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EDITIONS
Tuesday, 10 September, 2002, 15:29 GMT 16:29 UK
Koba the Dread
Martin Amis

"Koba the Dread" is a new book by Martin Amis.

The novelist turns political historian in a new book about Stalin.

(Edited highlights of the panel's review)


MARK LAWSON:
It's unexpected enterprise for a comic novelist, even though he wrote a factual book last time. Did he bring it off?

ROSIE BOYCOTT:
I think he did. It's something that's always puzzled me, I was someone who at 17 had pictures of Lenin and Trotsky and Mao on my walls and thought they were heroes.

At the same time I was rampaging and complaining about the Vietnam War and why we as people on the left were so misinformed and wanted so much to turn our backs on what was going on.

Even though you kind of brushed Stalin a bit to one side, you didn't investigate it. It's fantastic that Martin has taken this on. I would have liked more personal stuff at either end of the book. H

e has unashamedly trawled through as he describes yards of books on Russian history. The fact that historians have gone at him is unfair because at no point does he pretend this is original source material. It was fantastic. I could have read a lot more about it.

MARK LAWSON:
He is writing about this inequality of outrage, as he sees it, the different reactions to Hitler and to Stalin on the left.

Amazing looking at some of the newspapers of left-wingers writing in angry about him making that accusation. Does he make that central case?

EKOW ESHUN:
He is trying to do more than that. He is really trying to weigh up one of the things that Stalin says. He quotes Stalin in the book, saying something like, "One life lost is a tragedy but 20 million lives lost is a statistic."

What his real case is about, it isn't about whether Hitler or Stalin was more evil, but actually how precious, how much can you weigh a single life or 20 million lives? How can you weigh 20 million individual lives?

For me, the most telling part of the book is the final passage, where he writes a letter to Kingsley Amis and he writes about the death of his father. He also writes about the death of his sister.

There we have what in a way should be an unequal balancing act. We have the whole of the book against the final few pages, where he tries to find some meaning, some weight in the loss of two people who meant something to him.

While in the whole rest of the book he has accounted for, tried to understand, how 20 million people could die. For me, the book becomes very, very sad and elegiac in the last sections.

It becomes something far more than who was worse or more evil. It becomes how can we treasure life and hold on to something even with the inevitability of it passing?

MARK LAWSON:
He has always been a bold writer. It's bold to write a book about Stalin and then to bring it round to the death of your sister; an absolute tragedy for him and for his family. Structurally an incredibly risky thing to do. Do you think he brought that off?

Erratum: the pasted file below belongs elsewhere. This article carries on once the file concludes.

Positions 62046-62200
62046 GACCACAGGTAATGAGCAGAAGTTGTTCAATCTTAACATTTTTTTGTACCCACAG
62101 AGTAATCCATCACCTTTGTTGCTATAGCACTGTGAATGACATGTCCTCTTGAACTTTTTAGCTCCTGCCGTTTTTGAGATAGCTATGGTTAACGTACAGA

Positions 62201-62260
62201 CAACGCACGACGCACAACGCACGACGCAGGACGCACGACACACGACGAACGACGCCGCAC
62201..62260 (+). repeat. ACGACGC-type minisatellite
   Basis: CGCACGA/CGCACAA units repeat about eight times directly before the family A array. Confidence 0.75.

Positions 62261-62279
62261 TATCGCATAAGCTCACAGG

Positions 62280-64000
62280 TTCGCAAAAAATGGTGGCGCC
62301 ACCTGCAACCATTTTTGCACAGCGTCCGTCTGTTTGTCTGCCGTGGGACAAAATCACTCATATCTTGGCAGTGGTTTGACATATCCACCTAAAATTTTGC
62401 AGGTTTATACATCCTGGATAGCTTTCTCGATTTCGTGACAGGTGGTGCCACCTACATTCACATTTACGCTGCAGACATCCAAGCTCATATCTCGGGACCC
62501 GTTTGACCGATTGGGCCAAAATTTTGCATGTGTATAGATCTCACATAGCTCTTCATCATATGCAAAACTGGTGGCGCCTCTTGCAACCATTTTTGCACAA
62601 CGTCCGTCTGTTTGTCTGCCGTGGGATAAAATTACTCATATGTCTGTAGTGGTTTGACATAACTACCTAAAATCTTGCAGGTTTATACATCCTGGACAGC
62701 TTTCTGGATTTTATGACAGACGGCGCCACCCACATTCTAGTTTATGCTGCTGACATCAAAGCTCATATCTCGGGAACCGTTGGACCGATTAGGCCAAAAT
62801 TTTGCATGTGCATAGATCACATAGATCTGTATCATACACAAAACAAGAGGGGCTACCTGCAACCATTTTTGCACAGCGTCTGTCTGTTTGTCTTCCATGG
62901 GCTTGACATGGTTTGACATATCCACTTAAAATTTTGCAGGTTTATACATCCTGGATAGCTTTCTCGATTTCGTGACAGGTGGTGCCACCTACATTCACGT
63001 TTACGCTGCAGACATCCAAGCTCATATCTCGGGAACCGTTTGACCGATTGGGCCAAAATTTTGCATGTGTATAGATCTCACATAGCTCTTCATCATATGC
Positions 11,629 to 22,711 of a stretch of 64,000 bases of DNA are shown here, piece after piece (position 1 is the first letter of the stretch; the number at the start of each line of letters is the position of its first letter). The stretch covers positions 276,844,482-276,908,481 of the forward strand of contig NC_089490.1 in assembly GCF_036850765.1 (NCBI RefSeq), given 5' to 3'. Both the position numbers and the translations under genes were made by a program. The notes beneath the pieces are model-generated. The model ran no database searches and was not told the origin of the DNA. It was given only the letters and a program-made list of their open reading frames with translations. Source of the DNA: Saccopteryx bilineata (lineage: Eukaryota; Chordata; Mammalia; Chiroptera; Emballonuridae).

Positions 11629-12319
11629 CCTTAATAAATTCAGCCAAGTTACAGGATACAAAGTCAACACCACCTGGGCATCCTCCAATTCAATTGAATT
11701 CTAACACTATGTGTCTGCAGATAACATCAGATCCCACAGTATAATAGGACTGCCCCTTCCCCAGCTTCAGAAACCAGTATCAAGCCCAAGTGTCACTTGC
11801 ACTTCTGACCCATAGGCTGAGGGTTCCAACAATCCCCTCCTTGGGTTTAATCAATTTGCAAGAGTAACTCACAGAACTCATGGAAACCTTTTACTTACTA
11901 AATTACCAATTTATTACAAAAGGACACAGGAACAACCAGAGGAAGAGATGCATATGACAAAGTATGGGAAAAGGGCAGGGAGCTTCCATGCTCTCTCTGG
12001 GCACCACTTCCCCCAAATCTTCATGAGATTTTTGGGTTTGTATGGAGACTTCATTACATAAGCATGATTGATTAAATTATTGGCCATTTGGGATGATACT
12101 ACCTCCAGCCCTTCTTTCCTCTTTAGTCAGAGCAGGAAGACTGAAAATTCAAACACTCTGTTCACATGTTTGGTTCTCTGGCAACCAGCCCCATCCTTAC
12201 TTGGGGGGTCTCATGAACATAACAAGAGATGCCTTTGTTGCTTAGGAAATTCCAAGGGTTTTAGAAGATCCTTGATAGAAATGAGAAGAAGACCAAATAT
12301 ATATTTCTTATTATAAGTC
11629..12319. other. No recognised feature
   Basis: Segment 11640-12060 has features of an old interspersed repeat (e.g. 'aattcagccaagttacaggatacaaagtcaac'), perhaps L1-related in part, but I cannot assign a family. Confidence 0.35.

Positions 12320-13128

MARK KERMODE:
No. I think structurally it's a mess. The whole of the first section is about toffs arguing.

I was a revolutionary communist affiliate in the 80s and none of us had any respect for Stalin. I felt the whole of the third section seemed to be from another book and was the book that he wanted to write.

The second section, what that did was make me want to read the book from other sources. I felt in order to deal with that reign of terror in a way that makes sense, you have to do it in a sober way.

His turns of phrase, "Stalin's need to inundate society...", "the nausea and grief" and so on. This is rubbish! This is overwritten, hysterical. It does exactly what it doesn't intend to do.

It tends to make you think halfway through, "I can't be doing with this". This is an argument amongst people who don't know enough about the subject matter and are too full of their own personal histories to deal with it effectively.

MARK LAWSON:
I think this is outrageous. He is far by the most talented prose writer in England.

ROSIE BOYCOTT:
Others you don't struggle through because they are so dry. The wonder of this is you can't put the book down.

EKOW ESHUN:
In fact I think he deliberately approaches it from a certain position of naivety. He admits from the beginning he has had to go and discover these things.

Consequently, he gives you his take on it. He manages to tease out all the absurdities and ironies. There is one point where Stalin turns up at the Bolshoi. The crowd spontaneously breaks into applause. The applause keeps going because everyone is scared to finish applauding.

MARK KERMODE:
That's an anecdote. Everyone knows that.

EKOW ESHUN:
On his death bed, he suddenly realises he has killed all the doctors. And the point about all of these...

MARK KERMODE:
The thing about Stalin watching cowboy movies and enjoying them is a famous anecdote. On page 204 of this book he says "all historians regard Stalin's failure in 1941 as perhaps the most abject in world history.

You can't say all historians think anything. How dare somebody be able to say that.

ROSIE BOYCOTT:
I think he pulls this off brilliantly. I think taking on the death of Sally and trying to personalise it at the end: "I can't talk about 20 million but this is one tragedy" it's wonderfully done.

It's a very brave book, and I would tell everybody to go out and read it.


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